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Office Politics: Probation Period

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"I have a review after three months’ probation in my new role – can I be fired within that time if they don’t like me?" asks Lucy from Gloucester. Quite simply "yes", says Philip Landau, partner at London law firm Landau Zeffertt Weir, but there are exceptions.

The short answer to this question is “yes”, where you’ve been employed less than a year and your probation falls within this period, which typically it would as they tend to be 3 or 6 months in length.

The reason for this is because your main employment rights do not kick in until you’ve been employed for more than a year, so employers can dismiss you without fear of you subsequently issuing a claim in an employment tribunal. There are a few exceptions to this, such as where you’re dismissed by reason of any kind of discrimination, or for whistle blowing. In such cases, the one-year rule does not apply and you can still make a claim if you’re dismissed during your probation period.

Within the offer letter or contract of employment your employer should make it clear that they reserve the right to extend the probationary period or to terminate the contract during the probationary period if you’re not meeting the necessary performance or behavioural standards. Such standards should have been clearly identified to you. The reality is, however, that even if your employer doesn’t reserve the right to terminate your employment within the probation period or does not follow process to the letter, there is little you can do if you’ve been employed for less than a year (as mentioned above); you would, however, be entitled to either work or receive a notice payment and any pro-rata holiday entitlement.

If your probation period is in respect of a promotion for a new role and you’ve more than a year’s employment, the position is very different. A trial period should be agreed with you in respect of the new position before you take up the role. This may especially be applicable where there is an intensive period of training required or a steep learning curve. Your employer should be careful to ensure that the training requirements are discussed and agreed with you together with any targets and time frames for performance. You should also be made aware of the consequences of not attaining the necessary performance standards. The failure by your employer to properly support you during this period resulting in your dismissal may lead to a successful claim by you for unfair dismissal. You qualify to make a claim here in a way that you simply do not with less than one year’s employment.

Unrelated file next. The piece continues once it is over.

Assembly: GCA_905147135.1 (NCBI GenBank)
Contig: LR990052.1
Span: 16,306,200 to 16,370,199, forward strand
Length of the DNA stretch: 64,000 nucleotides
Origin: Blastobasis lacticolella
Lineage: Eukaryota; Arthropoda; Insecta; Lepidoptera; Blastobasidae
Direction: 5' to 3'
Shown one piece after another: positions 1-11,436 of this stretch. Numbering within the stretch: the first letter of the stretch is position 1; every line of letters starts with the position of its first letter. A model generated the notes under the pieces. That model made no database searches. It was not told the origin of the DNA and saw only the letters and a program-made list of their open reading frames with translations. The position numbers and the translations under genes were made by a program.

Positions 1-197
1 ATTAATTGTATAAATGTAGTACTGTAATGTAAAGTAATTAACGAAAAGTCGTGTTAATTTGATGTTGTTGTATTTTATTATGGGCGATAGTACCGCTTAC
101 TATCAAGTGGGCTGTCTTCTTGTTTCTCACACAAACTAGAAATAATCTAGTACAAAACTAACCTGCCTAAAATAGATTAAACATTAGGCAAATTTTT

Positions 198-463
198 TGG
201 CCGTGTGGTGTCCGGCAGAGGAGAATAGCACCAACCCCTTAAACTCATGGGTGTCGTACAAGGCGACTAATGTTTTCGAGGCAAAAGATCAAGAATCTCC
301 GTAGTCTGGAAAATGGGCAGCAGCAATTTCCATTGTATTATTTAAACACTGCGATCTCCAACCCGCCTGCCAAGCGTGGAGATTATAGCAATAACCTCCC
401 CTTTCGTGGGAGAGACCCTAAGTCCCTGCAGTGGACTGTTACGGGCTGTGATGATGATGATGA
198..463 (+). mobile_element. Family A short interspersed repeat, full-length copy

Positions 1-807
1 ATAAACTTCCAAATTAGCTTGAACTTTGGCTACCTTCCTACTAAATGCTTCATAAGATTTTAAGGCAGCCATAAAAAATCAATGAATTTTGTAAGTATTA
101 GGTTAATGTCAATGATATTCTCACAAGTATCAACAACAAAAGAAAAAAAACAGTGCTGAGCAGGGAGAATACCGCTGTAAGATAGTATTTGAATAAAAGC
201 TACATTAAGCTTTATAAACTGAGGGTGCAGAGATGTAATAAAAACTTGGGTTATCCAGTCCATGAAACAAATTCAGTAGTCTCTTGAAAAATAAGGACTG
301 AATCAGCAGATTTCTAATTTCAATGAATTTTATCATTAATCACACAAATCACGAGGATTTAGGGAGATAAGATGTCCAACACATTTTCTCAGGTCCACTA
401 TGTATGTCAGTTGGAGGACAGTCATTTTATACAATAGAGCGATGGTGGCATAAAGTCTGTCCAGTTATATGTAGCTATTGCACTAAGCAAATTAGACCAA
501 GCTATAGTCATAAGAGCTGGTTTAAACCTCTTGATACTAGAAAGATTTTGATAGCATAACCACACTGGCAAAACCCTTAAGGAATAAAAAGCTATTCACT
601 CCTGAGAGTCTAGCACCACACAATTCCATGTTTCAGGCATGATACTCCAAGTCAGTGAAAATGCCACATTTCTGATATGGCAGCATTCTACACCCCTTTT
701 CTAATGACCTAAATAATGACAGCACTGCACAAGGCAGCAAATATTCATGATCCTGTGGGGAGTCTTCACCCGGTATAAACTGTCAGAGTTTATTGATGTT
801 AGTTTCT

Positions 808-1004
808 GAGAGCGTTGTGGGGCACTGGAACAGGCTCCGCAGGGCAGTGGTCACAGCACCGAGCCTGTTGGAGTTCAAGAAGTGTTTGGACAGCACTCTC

If you have a question that you would like answered by an expert in our Office Politics series, email

Jobsite have partnered with specialist employment law solicitor Philip Landau, to bring you expert advice on your rights in all key areas of your working life. As a Jobsite user you are also entitled to receive a free initial consultation on all employment law issues from Philip.

Philip can help with a number of legal problems; perhaps you feel your employer isn't following their legal responsibilities, you believe you have been dismissed unfairly or you are unsure about clauses in your contract. Once he knows your specific situation he can let you know what your rights are and what action you can take.

To get in touch with Philip, click the link below and he will contact you to discuss your situation in more detail.

Philip Landau is a solicitor and partner, specialising in employment law, in the London legal firm Landau Zeffertt Weir.

Click here to here to contact Philip

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